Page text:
Many employers offer short-term disability benefits, long-term disability benefits, or both to their employers. This coverage is designed to replace wages in part if employees become ill or injured and unable to work for some time.
Short-term disability plans offer benefits to workers who are only temporarily ill or injured and therefore unable to work. Most short-term disability benefits last from three to twelve months. Once that coverage runs out, employees may look to their long-term disability plans for benefits.
Long-term disability plans can provide benefits for lengthier periods of time than short-term disability plans. In many cases, if employees have both types of coverage, they can begin the process of applying for long-term disability benefits prior to their short-term benefits running out.
When employees suffer from a disease, long-term illness, or sustain serious injuries, their medical conditions may prevent them from returning to work again. When this occurs, employees may be entitled to draw long-term disability benefits until retirement age. As a result, insurance companies often scrutinize claims for long-term disability benefits more closely than claims for short-term disability benefits, as the amount that the insurance company would have to pay out over time can be substantial.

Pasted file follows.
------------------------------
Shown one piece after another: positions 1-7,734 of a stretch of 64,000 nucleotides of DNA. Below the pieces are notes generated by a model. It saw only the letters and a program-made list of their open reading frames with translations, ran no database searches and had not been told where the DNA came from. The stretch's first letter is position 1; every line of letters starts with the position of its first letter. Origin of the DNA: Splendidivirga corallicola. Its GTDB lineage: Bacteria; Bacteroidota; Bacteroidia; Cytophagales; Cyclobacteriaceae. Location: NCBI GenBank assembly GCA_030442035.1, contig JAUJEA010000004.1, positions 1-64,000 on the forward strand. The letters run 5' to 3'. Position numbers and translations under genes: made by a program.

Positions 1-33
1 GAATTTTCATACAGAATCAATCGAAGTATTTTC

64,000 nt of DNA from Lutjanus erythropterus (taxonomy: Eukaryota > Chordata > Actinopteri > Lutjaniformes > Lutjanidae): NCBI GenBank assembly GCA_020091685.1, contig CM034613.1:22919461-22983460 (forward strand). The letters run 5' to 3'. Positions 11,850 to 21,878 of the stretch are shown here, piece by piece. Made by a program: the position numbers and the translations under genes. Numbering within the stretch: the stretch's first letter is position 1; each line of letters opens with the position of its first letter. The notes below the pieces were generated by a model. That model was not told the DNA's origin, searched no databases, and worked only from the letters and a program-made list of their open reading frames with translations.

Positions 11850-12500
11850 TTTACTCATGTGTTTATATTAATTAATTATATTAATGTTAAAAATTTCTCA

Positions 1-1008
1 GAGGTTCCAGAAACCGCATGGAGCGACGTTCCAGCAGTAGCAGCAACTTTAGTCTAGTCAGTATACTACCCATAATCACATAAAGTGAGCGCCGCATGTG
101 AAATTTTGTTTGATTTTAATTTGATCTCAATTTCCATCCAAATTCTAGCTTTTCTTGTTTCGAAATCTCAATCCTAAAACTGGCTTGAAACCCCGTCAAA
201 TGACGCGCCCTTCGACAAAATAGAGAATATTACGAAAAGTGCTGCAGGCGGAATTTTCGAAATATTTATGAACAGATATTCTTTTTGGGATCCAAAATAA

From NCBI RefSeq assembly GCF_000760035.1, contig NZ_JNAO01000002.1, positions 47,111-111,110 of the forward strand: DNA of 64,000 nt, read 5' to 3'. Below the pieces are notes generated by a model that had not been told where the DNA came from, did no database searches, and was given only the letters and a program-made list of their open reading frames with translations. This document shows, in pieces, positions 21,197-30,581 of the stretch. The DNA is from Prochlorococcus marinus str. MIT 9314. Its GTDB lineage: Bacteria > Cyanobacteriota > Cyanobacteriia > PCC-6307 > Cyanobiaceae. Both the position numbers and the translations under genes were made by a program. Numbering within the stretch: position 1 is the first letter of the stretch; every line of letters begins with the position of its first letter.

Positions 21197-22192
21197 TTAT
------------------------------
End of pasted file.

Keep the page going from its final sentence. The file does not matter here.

The fact that you start receiving long-term disability benefits, however, does not mean that you automatically will receive them until retirement. In many cases, there are limitations on the amount of long-term disability benefits that you can draw for certain medical conditions, as well as definitions in the policy that change over time and may make you ineligible for benefits. For example, policies may limit drawing benefits for mental health conditions or substance abuse problems for more than two years, even if you still are unable to return to work at the end of that two-year period.
When you apply for long-term disability benefits, you need to be aware of your rights and responsibilities under your long-term disability plan. At Bonnici Law Group, we offer you client-centered representation at all stages of the long-term disability benefit claims process. When you need the kind of help that only an experienced long-term disability benefits attorney can offer you, contact Bonnici Law Group at 619-259-5199 or email@example.com.